You are met by friendly staff, who offer champagne while your car is valet parked, then chauffeured up to the ridge where your beautiful rustic-luxe accommodation awaits. As we reached the top, a gray whale obligingly spouted far below. The 39 rooms and suites each have a private deck where you can sunbathe, and superb views of the Ventana Wilderness or Pacific Ocean. There are wood-burning fireplaces, custom-made furniture, rugs by indigenous weavers, striking sculptures and complimentary minibars.
Eco-aware architecture (think tree houses and grass-roofed ocean houses) showcases attractively rusted Corten steel, Douglas fir posts and big glass picture windows. The centrepiece is the cantilevered restaurant, Sierra Mar, with a 13,000-bottle wine cellar and delicious daily menu, focusing on sustainable fish, humanely reared meat and local produce. Between meals, bask in infinity-edged pools, enjoy complimentary yoga, or restore your wellbeing in the spa. There's even an astronomer to guide you through the clear night sky through an observatory-grade telescope. Fabulous.
- Location: overlooking the Pacific Ocean to the west (great whale watching and sunsets) and green rippled ridges to the east, with easy access to Big Sur's State Parks
- Exclusivity: the ranch is on 100 acres of private land, so you won't hear or see anybody from the outside world
- Heaps of activities on site – from the charming spa to the pools; from walking trails to shamanistic drumming workshops
- It couldn't be more romantic (it's adults only); do not hesitate to get married in order to honeymoon at the Post Ranch Inn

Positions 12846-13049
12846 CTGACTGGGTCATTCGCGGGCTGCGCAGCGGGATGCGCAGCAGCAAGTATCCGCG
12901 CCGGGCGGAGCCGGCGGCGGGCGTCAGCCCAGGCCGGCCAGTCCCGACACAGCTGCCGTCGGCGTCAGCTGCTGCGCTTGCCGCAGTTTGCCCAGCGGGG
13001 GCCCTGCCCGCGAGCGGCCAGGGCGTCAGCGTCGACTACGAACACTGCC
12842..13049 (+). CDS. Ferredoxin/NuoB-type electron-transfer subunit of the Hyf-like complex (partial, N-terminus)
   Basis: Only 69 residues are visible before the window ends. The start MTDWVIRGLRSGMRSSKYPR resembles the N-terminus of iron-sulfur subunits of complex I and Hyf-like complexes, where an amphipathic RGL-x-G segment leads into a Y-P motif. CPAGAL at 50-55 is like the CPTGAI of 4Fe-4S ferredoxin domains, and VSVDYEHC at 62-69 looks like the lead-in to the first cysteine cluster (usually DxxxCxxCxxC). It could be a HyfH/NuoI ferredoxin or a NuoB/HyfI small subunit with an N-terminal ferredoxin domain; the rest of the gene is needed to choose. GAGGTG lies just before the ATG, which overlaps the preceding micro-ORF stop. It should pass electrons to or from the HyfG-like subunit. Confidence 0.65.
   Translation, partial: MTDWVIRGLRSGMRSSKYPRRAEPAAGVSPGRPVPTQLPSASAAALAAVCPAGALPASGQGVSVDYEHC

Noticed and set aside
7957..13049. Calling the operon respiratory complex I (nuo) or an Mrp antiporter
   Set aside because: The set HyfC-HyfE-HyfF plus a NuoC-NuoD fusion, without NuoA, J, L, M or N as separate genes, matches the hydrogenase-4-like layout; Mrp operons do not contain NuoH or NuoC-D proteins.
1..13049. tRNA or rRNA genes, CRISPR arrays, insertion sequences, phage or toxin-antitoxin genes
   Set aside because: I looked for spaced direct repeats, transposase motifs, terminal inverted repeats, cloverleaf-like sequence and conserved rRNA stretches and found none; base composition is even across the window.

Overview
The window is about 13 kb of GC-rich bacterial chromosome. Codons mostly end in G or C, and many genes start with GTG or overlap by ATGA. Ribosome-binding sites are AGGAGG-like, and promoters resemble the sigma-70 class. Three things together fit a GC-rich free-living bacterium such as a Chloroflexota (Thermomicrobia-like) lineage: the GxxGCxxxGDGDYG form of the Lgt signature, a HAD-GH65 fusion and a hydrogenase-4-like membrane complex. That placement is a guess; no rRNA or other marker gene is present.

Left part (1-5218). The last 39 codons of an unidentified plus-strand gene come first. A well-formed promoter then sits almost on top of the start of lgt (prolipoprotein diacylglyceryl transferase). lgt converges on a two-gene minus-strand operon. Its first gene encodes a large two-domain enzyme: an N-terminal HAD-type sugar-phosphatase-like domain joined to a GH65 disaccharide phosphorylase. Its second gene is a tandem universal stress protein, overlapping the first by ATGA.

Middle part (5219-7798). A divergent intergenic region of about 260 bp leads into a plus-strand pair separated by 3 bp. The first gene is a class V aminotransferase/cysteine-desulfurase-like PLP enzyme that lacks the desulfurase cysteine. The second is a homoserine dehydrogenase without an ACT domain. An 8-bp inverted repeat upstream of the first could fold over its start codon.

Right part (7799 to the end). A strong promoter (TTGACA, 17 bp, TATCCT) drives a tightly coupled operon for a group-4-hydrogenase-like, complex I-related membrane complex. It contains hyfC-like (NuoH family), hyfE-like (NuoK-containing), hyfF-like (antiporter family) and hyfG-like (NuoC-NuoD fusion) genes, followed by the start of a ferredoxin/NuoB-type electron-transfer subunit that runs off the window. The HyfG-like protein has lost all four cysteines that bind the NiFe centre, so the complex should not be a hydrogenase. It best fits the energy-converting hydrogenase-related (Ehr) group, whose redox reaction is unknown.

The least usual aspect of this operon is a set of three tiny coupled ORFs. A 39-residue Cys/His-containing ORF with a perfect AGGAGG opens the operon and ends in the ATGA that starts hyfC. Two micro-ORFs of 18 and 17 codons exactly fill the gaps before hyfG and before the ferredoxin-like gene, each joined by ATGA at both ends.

- Sister hotel to the wonderful Cavallo Point Lodge in San Francisco
- It's eye-wateringly expensive (though breakfast and some activities are included, and sometimes special packages apply in low season); additional activities and meals are fairly priced – this is a once-in-a-lifetime place
- No beach, and those nearby can get crowded in high season; console yourself in the infinity basking pools with cocktail in hand
- You'll need a car to get here
Best time to go
Our top tips
- Luxury Lodge
- 39 rooms
- Restaurant (open daily)
- No kids allowed
- Open all year
- Heated Pool
- Spa Treatments
- Beach Nearby
- Pet Friendly
- Disabled Access
- Car essential
- Restaurants Nearby
- Air Conditioning
- Guest Lounge
- Concierge Service
All 39 rooms and suites - named for pioneer families in Big Sur - share a chic-rustic design, billed as 'organic architecture', in keeping with the wild beauty of the Big Sur coast. We loved the harmonious aesthetic of warm redwood and Bubinga wooden walls, polished concrete floors and sculptures (both wall and freestanding). Each room has a deliciously comfortable kingsized bed, a wood-burning fireplace (wood, kindling and fire-irons are provided), and sitting area with rattan chairs or leather sofa and armchairs.
From walking sticks to binoculars for birding and whale-watching, bathrobes, private massage tables and a digital music system, they've thought of everything. There's also a wet bar with ice bucket, and stacks of complimentary goodies (crisps, wine, coffee, juice, snacks) in the mini fridge - a nice touch. You get a half-bottle of local wine and signature water bottle to take away. There are no televisions - you won't miss it in such a setting.
The luxurious bathrooms are of grey slate and rugged granite, and have spa tubs as well as showers - top suites have twin sinks. Plenty of thick towels, refillable organic toiletries and a hairdryer are provided.